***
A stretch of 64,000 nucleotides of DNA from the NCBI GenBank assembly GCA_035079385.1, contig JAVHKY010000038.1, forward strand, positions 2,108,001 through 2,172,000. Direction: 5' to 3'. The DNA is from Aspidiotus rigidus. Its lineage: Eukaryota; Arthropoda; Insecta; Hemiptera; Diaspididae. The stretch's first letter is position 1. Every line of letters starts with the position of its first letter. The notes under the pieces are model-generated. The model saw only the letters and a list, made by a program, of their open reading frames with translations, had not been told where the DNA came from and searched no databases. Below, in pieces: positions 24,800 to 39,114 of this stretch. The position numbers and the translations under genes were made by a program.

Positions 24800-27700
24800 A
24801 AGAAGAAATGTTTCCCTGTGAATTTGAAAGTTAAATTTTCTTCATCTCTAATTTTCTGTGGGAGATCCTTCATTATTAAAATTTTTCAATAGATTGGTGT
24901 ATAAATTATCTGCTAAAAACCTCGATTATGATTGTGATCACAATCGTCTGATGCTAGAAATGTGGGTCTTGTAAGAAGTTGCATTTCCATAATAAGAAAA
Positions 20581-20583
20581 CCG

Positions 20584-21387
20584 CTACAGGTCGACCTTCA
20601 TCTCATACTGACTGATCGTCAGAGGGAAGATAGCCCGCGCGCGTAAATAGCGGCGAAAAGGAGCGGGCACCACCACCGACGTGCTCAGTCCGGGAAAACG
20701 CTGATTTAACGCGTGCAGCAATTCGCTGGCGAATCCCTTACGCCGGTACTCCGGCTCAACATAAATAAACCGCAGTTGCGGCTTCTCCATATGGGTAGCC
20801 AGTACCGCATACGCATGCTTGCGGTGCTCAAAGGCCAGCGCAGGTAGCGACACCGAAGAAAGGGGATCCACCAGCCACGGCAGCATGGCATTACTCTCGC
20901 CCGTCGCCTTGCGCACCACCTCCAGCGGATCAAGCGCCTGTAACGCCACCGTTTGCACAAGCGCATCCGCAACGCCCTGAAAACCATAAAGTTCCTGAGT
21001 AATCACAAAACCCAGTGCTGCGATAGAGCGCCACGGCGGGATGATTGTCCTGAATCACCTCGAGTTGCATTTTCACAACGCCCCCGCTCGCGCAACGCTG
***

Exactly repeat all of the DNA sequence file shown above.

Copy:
A stretch of 64,000 nucleotides of DNA from the NCBI GenBank assembly GCA_035079385.1, contig JAVHKY010000038.1, forward strand, positions 2,108,001 through 2,172,000. Direction: 5' to 3'. The DNA is from Aspidiotus rigidus. Its lineage: Eukaryota; Arthropoda; Insecta; Hemiptera; Diaspididae. The stretch's first letter is position 1. Every line of letters starts with the position of its first letter. The notes under the pieces are model-generated. The model saw only the letters and a list, made by a program, of their open reading frames with translations, had not been told where the DNA came from and searched no databases. Below, in pieces: positions 24,800 to 39,114 of this stretch. The position numbers and the translations under genes were made by a program.

Positions 24800-27700
24800 A
24801 AGAAGAAATGTTTCCCTGTGAATTTGAAAGTTAAATTTTCTTCATCTCTAATTTTCTGTGGGAGATCCTTCATTATTAAAATTTTTCAATAGATTGGTGT
24901 ATAAATTATCTGCTAAAAACCTCGATTATGATTGTGATCACAATCGTCTGATGCTAGAAATGTGGGTCTTGTAAGAAGTTGCATTTCCATAATAAGAAAA
Positions 20581-20583
20581 CCG

Positions 20584-21387
20584 CTACAGGTCGACCTTCA
20601 TCTCATACTGACTGATCGTCAGAGGGAAGATAGCCCGCGCGCGTAAATAGCGGCGAAAAGGAGCGGGCACCACCACCGACGTGCTCAGTCCGGGAAAACG
20701 CTGATTTAACGCGTGCAGCAATTCGCTGGCGAATCCCTTACGCCGGTACTCCGGCTCAACATAAATAAACCGCAGTTGCGGCTTCTCCATATGGGTAGCC
20801 AGTACCGCATACGCATGCTTGCGGTGCTCAAAGGCCAGCGCAGGTAGCGACACCGAAGAAAGGGGATCCACCAGCCACGGCAGCATGGCATTACTCTCGC
20901 CCGTCGCCTTGCGCACCACCTCCAGCGGATCAAGCGCCTGTAACGCCACCGTTTGCACAAGCGCATCCGCAACGCCCTGAAAACCATAAAGTTCCTGAGT
21001 AATCACAAAACCCAGTGCTGCGATAGAGCGCCACGGCGGGATGATTGTCCTGAATCACCTCGAGTTGCATTTTCACAACGCCCCCGCTCGCGCAACGCTG